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Venkatachalapathy Swami Temple Thunisara Medu Chidambaram Vs. Velu Padayachi - Court Judgment

LegalCrystal Citation
SubjectTrusts and Societies
CourtChennai High Court
Decided On
Case NumberSecond Appeal No. 1063 of 1967
Judge
Reported inAIR1971Mad467
ActsMadras Public Trusts (Regulation of Administration of Agricultural Lands) Act, 1961 - Sections 24(1) and 24(3)
AppellantVenkatachalapathy Swami Temple Thunisara Medu Chidambaram
RespondentVelu Padayachi
Excerpt:
- - 672,50. as against the judgment of the learned district munsif, the appellant as well as the respondent preferred appeals to the learned subordinate judge, chidambaram......there was no such agreement and that in any event he had paid the arrears of rent claimed. the learned district munsif found that no such agreement as pleaded by the appellant was established, but came to the conclusion that the respondent was liable to pay 60 per cent of the gross produce by way of rent to the appellant. in this view, on the 28th september 1965, he decreed the suit for a sum of rs. 672,50. as against the judgment of the learned district munsif, the appellant as well as the respondent preferred appeals to the learned subordinate judge, chidambaram. the learned subordinate judge disposed of the two appeals on the 18th june 1966. the learned subordinate judge, while agreeing with the conclusion of the learned district munsif that there was no agreement, as contended.....
Judgment:

1. The plaintiff in O. S. No. 358 of 1964, on the file of the court of the District Munsif, Chidambaram, is the appellant before this court. The plaintiff is a temple, and the suit was for recovery of Rs. 976, being arrears of rent, on the allegation that the respondent had agreed to pay an annual rent of 70 kalams of paddy and 62 bundles of straw. The respondent contended that there was no such agreement and that in any event he had paid the arrears of rent claimed. The learned District Munsif found that no such agreement as pleaded by the appellant was established, but came to the conclusion that the respondent was liable to pay 60 per cent of the gross produce by way of rent to the appellant. In this view, on the 28th September 1965, he decreed the suit for a sum of Rs. 672,50. As against the judgment of the learned District Munsif, the appellant as well as the respondent preferred appeals to the learned Subordinate Judge, Chidambaram. The learned Subordinate Judge disposed of the two appeals on the 18th June 1966. The learned Subordinate Judge, while agreeing with the conclusion of the learned District Munsif that there was no agreement, as contended for by the appellant-plaintiff, came to the conclusion that the learned District Munsif erred in providing for the payment of 60 per cent of the gross produce by the respondent to the appellant-plaintiff. He took the view that under Section 24 (1) of the Madras Public Trusts (Regulation of Administration of Agricultural Lands) Act 1961 (LVII of 1961), the respondent was liable to pay only 40 per cent of the normal gross produce or its value in money as rent. It is as against this judgment and decree of the learned Subordinate Judge, the present second appeal has been preferred.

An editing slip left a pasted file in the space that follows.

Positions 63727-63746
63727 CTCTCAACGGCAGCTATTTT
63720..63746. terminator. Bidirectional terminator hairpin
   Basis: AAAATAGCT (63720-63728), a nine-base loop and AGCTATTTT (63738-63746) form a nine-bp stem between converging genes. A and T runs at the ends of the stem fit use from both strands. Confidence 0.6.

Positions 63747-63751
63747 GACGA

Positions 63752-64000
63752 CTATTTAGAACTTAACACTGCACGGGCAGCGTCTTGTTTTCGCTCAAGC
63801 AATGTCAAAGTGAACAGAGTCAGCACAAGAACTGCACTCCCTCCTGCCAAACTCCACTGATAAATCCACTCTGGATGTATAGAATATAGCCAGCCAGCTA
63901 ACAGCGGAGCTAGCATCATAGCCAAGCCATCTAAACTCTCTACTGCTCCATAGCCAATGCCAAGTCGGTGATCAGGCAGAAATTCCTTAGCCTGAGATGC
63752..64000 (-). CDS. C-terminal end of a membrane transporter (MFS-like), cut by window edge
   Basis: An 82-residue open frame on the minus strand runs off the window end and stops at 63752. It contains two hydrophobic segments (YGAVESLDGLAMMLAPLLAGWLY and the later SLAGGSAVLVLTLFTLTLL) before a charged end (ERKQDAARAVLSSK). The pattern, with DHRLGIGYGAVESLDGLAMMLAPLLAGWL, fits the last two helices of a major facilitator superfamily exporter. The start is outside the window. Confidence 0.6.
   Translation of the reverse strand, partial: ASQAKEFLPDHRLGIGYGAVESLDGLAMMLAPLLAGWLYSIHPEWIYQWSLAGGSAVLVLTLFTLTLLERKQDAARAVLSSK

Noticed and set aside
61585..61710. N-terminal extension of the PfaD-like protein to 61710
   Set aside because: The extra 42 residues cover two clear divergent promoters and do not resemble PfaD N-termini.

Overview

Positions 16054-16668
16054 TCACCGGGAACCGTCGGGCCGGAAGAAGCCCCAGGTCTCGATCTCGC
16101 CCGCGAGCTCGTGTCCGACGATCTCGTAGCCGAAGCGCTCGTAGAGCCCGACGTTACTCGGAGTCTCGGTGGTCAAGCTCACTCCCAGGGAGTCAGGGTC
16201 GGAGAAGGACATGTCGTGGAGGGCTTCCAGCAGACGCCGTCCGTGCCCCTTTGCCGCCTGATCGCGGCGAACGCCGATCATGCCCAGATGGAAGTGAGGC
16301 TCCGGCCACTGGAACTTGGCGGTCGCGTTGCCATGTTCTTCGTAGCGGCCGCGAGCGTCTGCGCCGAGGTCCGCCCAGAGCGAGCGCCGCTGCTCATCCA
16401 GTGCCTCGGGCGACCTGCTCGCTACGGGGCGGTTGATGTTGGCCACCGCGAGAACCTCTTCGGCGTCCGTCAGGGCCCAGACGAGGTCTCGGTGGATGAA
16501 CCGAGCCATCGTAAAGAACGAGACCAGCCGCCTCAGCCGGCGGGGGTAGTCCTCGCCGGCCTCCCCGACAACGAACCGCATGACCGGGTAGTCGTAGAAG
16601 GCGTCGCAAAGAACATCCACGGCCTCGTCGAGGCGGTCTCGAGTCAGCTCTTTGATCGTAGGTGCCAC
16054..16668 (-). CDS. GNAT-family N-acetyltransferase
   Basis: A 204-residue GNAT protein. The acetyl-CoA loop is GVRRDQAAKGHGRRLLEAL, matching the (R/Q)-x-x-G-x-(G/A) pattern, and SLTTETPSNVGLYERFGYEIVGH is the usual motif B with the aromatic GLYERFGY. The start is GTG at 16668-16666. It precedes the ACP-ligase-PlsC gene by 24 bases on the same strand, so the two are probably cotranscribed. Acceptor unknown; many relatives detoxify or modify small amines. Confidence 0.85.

2. The learned counsel for the appellant contends that sub-section (3) of Section 24 of Madras Act LVII of 1961 provides-

''Where the contract of tenancy provides for payment of a rent lower than the fair rent payable under the above provisions, the contract rent alone shall be payable during the contract period.'' and that, by way of analogy, if the contract had actually provided for the payment of a higher rent than the fair rent payable under the provisions of the Act, then the tenant will be liable to pay the contract rent. I am unable to find any rule of construction of statutes which can support such an interpretation or argument put forward by the learned counsel. Sub-section (3) of Section 24 is an express provision, and while giving effect to that express provision no analogy can be imported so as to destroy the very basis of the Act itself. Section 3 of the Act categorically states- ''The provisions of this Act shall have effect notwithstanding anything inconsistent therewith contained in any other law for the time being in force, or any custom, usage or contract or decree or order of a court or other authority''.

Therefore, the intention of the Legislature was that the provisions of the Statute must have an overriding effect, and no contract can be relied upon to destroy the effect of the provisions of the statue. But only by way of an exception to this overriding effect of the statutory provision read with Section 3, sub-section (3) of Section 24 has been introduced. Hence, to accept the argument of the learned counsel will be to destroy the effect of Section 3 of the Act itself. On no principle such a contraction can be adopted.

3. Hence the second appeal fails and is dismissed with costs. No leave.

4. Appeal dismissed.


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